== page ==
1902, Americus F Callahan, Granted the Patent for Window Envelope
On this day on June 10, 1902, Americus F. Callahan of Chicago, Illinois, in the United States, granted the first patent for Window Envelope.
The United States patent number for Callahan’s design is 701,839. However, the Window Envelope originally called an “Outlook Envelop”. The patent initially anticipate using the thin rice paper as the transparent material forming the window, though this material has since been replace by clear plastics.
The design has otherwise remained nearly unchanged. On December 9, 1901, Callahan applied his Windowed Envelope invention for the patent.
Therefore, the Outlook Envelop reduce the need to print the addresses onto the envelope itself. As a result, the time of Callahan’s invention done with the aid of the typewriter. Callahan specifically recommended the use of Manila paper, which is considerably cheaper than thicker writing paper.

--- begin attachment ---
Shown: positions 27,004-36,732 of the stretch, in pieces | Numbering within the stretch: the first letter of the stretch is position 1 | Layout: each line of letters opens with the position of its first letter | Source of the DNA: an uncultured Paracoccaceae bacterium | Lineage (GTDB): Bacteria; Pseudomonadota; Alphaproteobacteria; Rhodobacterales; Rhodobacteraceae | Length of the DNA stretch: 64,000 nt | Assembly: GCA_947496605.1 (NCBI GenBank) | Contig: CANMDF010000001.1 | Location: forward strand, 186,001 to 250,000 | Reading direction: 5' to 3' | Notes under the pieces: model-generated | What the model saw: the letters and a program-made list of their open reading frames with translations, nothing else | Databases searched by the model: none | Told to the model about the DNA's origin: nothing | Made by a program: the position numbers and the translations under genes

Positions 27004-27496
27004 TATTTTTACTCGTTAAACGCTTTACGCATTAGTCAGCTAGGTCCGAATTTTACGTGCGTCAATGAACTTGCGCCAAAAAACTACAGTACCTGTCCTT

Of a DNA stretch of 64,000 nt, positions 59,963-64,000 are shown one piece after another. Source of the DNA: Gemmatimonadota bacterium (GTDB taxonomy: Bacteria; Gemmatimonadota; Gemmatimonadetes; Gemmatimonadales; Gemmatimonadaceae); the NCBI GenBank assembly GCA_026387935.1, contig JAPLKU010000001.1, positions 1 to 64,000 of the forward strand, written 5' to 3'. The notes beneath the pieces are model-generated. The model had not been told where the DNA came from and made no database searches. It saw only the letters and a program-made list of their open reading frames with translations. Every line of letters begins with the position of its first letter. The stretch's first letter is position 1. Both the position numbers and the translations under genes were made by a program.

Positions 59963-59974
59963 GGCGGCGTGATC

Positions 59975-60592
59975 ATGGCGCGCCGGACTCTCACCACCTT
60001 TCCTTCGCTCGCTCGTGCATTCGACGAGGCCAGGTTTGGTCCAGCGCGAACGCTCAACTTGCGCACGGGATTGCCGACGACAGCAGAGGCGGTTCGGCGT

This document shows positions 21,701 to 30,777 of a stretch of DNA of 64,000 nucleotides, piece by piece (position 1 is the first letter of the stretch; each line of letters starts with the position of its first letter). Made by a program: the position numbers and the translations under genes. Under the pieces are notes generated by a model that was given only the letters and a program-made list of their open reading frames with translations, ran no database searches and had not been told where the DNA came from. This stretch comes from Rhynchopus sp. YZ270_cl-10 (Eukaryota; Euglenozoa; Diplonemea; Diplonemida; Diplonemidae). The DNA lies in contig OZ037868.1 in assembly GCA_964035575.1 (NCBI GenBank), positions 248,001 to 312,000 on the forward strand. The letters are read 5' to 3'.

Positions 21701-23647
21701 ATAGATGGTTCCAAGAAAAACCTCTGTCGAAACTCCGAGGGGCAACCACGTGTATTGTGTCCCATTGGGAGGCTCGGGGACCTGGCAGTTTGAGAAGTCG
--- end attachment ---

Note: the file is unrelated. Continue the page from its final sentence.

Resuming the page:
A windowed envelope is a conventional envelope with a plastic window to allow the recipient’s address to be print on the paper contain within.
However, the window needs to be cut out and from time to time it needs to replaced by an additional material called a patch. As a result, this makes the envelope more expensive. Further, there was an argument that the paper of the envelope can be substitute with lesser-quality paper as the envelope. Meanwhile, the quality of paper generally has improved more.
As a result of World War II, in 1940, Britain made an envelopes by newspaper, because of the paper shortage.
Importantly, owing to the benefits in both times, cost, and quality. Meantime, the windowed envelope design has become nearly popular among modern commercial mailings. However, recycling after use, plastic windows are not usually an issue for paper mills as the window can normally be easily screened out during the manufacturing process.